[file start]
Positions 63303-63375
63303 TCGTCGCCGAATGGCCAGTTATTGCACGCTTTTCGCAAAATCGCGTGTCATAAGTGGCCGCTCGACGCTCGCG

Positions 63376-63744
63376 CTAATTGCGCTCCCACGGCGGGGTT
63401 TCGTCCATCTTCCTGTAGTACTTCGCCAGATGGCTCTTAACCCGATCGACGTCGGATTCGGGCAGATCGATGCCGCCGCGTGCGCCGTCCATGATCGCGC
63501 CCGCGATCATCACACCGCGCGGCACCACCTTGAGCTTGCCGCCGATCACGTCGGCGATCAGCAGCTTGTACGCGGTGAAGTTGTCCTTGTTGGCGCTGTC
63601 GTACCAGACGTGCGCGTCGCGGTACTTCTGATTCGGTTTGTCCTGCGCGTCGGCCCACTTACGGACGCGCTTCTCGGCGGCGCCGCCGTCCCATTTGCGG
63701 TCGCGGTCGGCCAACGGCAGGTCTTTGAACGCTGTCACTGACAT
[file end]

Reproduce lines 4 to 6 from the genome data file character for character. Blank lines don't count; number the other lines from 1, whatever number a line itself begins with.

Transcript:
63376 CTAATTGCGCTCCCACGGCGGGGTT
63401 TCGTCCATCTTCCTGTAGTACTTCGCCAGATGGCTCTTAACCCGATCGACGTCGGATTCGGGCAGATCGATGCCGCCGCGTGCGCCGTCCATGATCGCGC
63501 CCGCGATCATCACACCGCGCGGCACCACCTTGAGCTTGCCGCCGATCACGTCGGCGATCAGCAGCTTGTACGCGGTGAAGTTGTCCTTGTTGGCGCTGTC